It is also important to take samples from areas remote from the area of suspected contamination, in order to determine background levels of a particular contaminant.  As previously mentioned, in the case of smoke, the historical use of open hearth fires, pollution from industry or the use of motor vehicles can contribute to these background levels.  Additionally, it may be appropriate to take reference samples of the contamination source.  For example in the case of smoke, we can look for certain markers that are characteristic of that particular smoke that may not be present (or be present at different levels) in smoke from other sources.

A suitable analysis technique (or multiple techniques where appropriate) can be used to determine the levels of the suspected contaminant(s) on the various samples.  The results are then carefully studied to determine:

  • Whether contamination has occurred.
  • Clarify if the contamination can be attributed to the incident
  • Determine the extent of the contamination.
  • Consider whether the levels of any contamination constitute ‘damage’ to the affected items.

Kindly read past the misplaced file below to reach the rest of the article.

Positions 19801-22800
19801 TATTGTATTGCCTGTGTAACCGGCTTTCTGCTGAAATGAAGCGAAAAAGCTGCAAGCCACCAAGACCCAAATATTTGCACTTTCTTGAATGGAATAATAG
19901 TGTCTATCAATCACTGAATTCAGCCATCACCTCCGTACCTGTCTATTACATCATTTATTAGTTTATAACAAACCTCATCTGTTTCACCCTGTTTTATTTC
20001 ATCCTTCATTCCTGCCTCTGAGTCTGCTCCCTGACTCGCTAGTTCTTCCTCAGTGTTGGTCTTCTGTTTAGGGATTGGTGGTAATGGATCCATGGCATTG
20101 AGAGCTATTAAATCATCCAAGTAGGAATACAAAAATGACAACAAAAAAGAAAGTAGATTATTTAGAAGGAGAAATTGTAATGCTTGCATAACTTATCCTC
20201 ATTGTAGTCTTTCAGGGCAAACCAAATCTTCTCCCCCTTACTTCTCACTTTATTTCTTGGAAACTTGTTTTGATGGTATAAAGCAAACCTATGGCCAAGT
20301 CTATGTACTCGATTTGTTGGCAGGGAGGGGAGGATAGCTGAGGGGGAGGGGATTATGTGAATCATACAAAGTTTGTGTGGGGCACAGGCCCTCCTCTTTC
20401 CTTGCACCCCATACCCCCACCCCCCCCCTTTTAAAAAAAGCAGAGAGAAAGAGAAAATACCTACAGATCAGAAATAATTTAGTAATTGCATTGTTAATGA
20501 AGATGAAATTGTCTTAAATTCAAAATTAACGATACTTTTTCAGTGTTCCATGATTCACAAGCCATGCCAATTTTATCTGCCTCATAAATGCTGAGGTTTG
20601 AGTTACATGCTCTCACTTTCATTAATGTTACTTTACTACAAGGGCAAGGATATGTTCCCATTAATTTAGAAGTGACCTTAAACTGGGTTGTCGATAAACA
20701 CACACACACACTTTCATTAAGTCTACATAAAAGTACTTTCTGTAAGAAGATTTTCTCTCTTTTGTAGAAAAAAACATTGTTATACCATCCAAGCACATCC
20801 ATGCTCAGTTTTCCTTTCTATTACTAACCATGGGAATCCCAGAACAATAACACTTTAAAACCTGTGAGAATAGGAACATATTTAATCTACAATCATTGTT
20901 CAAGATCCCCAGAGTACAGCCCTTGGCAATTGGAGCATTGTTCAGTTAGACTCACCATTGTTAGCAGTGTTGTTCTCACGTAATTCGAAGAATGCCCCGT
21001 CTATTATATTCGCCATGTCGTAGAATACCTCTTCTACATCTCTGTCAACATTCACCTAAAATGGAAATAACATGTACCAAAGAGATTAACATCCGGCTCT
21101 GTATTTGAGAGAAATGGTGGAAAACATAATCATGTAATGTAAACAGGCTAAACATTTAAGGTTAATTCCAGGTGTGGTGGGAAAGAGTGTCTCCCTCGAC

Recovery / Liability

Where the source of contamination is linked to a third party, there may be the prospects for a recovery.  Clearly, the first stage of this process is to provide scientific proof of a link, and to demonstrate that the contaminant has resulted in measurable (rather than perceived) damage.  

Of course the same applies to a party defending claims brought against them by affected parties.  For example, it may be the case that following an accidental release, trace quantities of a compound might be detectable on facilities or stock belonging to an external party.  However, it may also be the case that the levels at which the compound is present can be determined to be below that which has a detrimental effect.  Such a determination can only be tenable when backed by sound scientific evidence, which Burgoynes is experienced in providing.